Earlier this week the University of Michigan Press announced it is shifting its center of gravity from print to digital publishing, at least for monographs -- a change that will be reflected in its catalog within two years.
It is the shape of things to come. Or rather (given what I’ve heard at the annual meetings of the Association of American University Presses over the past few years) the shape of what everyone has known is coming for some time now, without quite relishing the prospect.
The shift to digital involves a realignment within institutional infrastructure, along lines that have become increasingly common. The press is transforming “from a financially self-sustaining university unit to a department that reports to the dean of libraries as is the case with several other university presses, such as Massachusetts Institute of Technology and New York University,” as a statement at the UMP blog puts it.
In boilerplate university bureaucrat-speak, that sort of reshuffling is “an exciting opportunity to maximize our resources,” or something. (Per the UPM blog: “A closer alliance of these two efforts will offer the university and its scholars a rich, functional and efficient publishing environment.”)
But at AAUP in Montreal last summer, Sue Havlish, the famously plainspoken marketing director for Vanderbilt University Press, hinted at trouble in paradise. “Some librarians think that putting a text in a repository is ‘publishing’ it,” she told me. “There’s a fear of our role as publishers being subsumed by the libraries. But I still want -- and I think most people still want -- a book that been edited, that’s been shaped into something and marketed to me by a publisher that I’ve heard of already.... We’re afraid that people are going to forget that there’s a difference between publishing something and just printing it.”
There’s more to worry about than that, to judge by certain responses to this latest development. Some people commenting on IHE’s report of the news from Michigan are under the impression that UPM will be replacing bound monographs with ... Web pages.
They don’t see the distinction between e-publishing and setting up a Web site. (All Web sites are digital publications, but not all digital publications are Web sites.) The very concept of the digital book seems lost on them. Such books are available in libraries and from booksellers -- though not necessarily anywhere else, and by no means always for free.
That seems obvious -- except to people for whom it is anything but. We’re at a very odd moment, in which long-established patterns of textual production and transmission are collapsing and new ones taking shape, even as the terms for understanding the innovations themselves are rapidly going out of date. A portion of the public will read about Michigan’s initiative and decide it means turning monograph publication into YouTube with footnotes, more or less.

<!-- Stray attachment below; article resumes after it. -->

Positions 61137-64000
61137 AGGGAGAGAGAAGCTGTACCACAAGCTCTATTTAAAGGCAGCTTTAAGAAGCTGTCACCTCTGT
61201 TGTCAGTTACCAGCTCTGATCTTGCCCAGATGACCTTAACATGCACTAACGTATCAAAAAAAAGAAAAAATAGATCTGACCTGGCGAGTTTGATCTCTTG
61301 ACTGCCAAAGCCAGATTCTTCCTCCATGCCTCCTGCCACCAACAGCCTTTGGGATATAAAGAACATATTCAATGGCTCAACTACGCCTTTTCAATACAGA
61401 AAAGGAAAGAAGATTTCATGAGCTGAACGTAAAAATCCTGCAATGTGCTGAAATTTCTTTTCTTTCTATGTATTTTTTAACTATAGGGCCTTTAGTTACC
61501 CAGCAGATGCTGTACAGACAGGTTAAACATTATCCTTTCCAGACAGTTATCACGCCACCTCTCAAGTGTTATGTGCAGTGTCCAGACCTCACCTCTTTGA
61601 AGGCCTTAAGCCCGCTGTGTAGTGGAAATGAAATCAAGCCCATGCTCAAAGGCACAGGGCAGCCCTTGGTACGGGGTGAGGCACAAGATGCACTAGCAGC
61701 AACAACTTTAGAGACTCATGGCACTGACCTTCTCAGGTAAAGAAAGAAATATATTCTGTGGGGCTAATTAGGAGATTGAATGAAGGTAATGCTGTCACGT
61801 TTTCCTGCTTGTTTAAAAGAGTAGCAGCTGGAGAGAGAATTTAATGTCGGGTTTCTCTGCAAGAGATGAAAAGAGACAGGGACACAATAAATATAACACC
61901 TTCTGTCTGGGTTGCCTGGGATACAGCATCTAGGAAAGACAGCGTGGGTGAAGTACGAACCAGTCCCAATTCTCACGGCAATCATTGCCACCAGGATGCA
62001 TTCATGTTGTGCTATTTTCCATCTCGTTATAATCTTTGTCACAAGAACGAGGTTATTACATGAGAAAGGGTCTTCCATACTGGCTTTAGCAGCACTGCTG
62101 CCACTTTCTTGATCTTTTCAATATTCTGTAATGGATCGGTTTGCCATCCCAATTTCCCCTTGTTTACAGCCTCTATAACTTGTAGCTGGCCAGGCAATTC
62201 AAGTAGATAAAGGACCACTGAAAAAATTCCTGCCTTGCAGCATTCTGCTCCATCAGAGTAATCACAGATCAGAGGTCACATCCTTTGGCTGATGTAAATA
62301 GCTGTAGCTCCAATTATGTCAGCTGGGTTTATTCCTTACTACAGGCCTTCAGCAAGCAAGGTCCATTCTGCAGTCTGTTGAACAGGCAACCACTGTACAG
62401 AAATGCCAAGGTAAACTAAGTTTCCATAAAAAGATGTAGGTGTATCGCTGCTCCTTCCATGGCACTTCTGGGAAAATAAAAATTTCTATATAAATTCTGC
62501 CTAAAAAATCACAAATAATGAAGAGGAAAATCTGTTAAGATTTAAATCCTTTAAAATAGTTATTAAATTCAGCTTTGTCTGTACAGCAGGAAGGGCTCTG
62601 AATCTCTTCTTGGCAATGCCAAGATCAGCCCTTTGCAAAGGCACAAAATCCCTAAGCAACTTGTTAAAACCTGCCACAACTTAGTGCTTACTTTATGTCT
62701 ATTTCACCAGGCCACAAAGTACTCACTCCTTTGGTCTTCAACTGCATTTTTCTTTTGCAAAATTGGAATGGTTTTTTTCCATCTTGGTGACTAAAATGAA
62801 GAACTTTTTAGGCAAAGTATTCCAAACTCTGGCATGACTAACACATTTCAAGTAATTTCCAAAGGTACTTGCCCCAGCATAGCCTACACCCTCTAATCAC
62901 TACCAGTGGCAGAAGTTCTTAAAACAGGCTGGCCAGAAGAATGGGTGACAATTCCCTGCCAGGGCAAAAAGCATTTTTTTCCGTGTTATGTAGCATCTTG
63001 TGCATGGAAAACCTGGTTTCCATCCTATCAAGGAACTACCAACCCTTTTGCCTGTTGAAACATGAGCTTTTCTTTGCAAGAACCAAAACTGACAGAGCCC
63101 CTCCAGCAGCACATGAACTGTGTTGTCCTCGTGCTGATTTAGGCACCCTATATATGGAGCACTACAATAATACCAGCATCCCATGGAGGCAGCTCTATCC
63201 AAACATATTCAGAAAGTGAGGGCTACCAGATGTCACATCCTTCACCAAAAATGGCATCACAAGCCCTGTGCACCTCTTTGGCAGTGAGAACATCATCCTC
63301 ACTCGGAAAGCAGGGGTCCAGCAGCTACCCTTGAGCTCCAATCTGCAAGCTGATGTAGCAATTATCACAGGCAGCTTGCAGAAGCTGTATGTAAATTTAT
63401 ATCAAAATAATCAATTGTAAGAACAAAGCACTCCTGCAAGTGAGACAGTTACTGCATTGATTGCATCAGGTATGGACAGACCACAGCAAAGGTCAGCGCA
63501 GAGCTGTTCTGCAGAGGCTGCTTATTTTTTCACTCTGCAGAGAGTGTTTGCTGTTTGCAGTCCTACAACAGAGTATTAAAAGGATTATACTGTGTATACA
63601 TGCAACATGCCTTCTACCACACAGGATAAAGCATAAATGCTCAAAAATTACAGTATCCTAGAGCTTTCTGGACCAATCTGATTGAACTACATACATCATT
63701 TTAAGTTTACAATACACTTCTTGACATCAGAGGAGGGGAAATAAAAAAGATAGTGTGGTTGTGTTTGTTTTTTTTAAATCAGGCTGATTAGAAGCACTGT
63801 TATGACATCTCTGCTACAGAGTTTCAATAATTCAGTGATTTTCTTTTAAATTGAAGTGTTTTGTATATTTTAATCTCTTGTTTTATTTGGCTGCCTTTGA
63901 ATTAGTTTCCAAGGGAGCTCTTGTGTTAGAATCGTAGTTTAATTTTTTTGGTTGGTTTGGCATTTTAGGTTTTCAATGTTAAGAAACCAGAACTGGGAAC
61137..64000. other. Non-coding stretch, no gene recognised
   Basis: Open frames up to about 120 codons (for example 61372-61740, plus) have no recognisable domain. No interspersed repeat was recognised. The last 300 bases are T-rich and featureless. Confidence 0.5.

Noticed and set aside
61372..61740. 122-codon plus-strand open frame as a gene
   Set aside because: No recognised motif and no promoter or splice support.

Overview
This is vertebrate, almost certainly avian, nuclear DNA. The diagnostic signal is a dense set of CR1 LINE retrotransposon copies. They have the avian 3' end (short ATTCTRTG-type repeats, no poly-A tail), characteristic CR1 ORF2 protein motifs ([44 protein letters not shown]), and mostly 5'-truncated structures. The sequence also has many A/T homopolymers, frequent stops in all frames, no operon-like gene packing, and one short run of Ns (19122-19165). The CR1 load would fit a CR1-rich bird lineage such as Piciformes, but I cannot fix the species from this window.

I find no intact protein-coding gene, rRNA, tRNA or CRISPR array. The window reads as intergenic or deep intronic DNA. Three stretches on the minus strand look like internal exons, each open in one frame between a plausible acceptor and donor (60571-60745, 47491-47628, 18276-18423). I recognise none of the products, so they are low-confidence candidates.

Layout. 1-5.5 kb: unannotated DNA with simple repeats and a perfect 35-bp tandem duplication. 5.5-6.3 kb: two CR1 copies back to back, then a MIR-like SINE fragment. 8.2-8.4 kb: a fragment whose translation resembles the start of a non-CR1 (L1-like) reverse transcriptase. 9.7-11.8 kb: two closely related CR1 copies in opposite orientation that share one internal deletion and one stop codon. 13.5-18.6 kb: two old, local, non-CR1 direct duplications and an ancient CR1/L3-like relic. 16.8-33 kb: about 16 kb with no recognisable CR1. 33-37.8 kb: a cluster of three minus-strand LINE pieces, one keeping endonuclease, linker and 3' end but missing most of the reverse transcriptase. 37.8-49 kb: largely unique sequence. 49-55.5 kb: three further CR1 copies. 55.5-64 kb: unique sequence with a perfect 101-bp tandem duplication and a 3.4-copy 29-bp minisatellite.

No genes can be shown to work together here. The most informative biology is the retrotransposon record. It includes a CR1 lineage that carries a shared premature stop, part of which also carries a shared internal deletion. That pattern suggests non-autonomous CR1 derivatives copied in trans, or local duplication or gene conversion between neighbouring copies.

Some will bewail this, of course, in the familiar neo-Luddite tones. A belief that digital publishing spells the impending extinction of paper-and-ink books is scary, like most superstition, and just as hard to dispel by rational argument. Suffice it to note that television did not destroy film. (For a thoughtful response to one recent exercise in brow-furrowing, see the comments by Matthew Battles, a former rare books librarian at Harvard University, at The Atlantic Monthly site.)
But that is not to say there is no cause for concern at all. I suspect there are people in positions of authority who regard “YouTube with footnotes” as a pretty good model. When the University of Michigan Press blog promises the creation of “a rich, functional and efficient publishing environment,”it seems approrpiate to feel a pang of dread -- not just for the future of a great academic press, but for scholarship itself. Substitute “publishing environment” with “dining experience” and you have the language of the fast food industry.
The scholarly imprints that do not merely survive this period of downturn and restructuring but come out the other side as leaders will do more than expedite the transmission of text from one researcher’s laptop to another’s Kindle. They will add value. (Sue Havlish’s remarks about needing to preserve the distinction between publishing a work and simply printing it are very much to the point here.)
But part of the value they add will come, not so paradoxically, from what they don’t publish -- and also perhaps from how they slow down the whole process. They will issue a digital book when it is ready, not just when it is possible. They will address the crisis of scholarly overproduction by insisting, more than ever, on their role as gatekeeper.
You may say that I’m a dreamer, but I’m not the only one. Besides, somebody has to keep in mind the difference between the monograph and the McNugget.
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